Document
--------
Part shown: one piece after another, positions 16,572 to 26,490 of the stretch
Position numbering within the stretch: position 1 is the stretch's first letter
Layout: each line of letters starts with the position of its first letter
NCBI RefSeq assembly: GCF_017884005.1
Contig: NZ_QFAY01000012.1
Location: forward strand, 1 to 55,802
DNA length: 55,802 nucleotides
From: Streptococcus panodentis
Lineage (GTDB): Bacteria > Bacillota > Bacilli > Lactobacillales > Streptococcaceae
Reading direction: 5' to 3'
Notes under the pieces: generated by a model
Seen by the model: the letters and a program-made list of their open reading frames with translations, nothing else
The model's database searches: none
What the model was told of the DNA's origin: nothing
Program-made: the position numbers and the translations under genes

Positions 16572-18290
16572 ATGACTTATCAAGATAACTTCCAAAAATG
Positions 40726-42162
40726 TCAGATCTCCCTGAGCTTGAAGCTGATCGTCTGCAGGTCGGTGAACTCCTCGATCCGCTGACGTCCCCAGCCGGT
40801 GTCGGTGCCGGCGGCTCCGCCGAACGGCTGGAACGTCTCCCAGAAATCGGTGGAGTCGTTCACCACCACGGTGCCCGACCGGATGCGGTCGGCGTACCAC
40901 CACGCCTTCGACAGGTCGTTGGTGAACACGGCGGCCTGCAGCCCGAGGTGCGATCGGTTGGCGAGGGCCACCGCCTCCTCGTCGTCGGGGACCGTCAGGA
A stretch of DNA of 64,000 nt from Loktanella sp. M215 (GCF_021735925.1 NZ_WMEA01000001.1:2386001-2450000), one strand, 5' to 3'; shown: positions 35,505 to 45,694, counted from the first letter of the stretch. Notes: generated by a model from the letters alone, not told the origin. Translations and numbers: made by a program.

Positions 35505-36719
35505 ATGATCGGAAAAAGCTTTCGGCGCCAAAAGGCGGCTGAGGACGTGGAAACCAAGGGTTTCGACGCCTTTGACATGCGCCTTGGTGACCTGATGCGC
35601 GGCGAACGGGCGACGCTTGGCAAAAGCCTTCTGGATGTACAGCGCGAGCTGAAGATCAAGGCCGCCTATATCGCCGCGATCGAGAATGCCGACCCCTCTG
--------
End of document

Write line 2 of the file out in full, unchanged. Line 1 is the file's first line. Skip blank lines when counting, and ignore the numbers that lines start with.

Position numbering within the stretch: position 1 is the stretch's first letter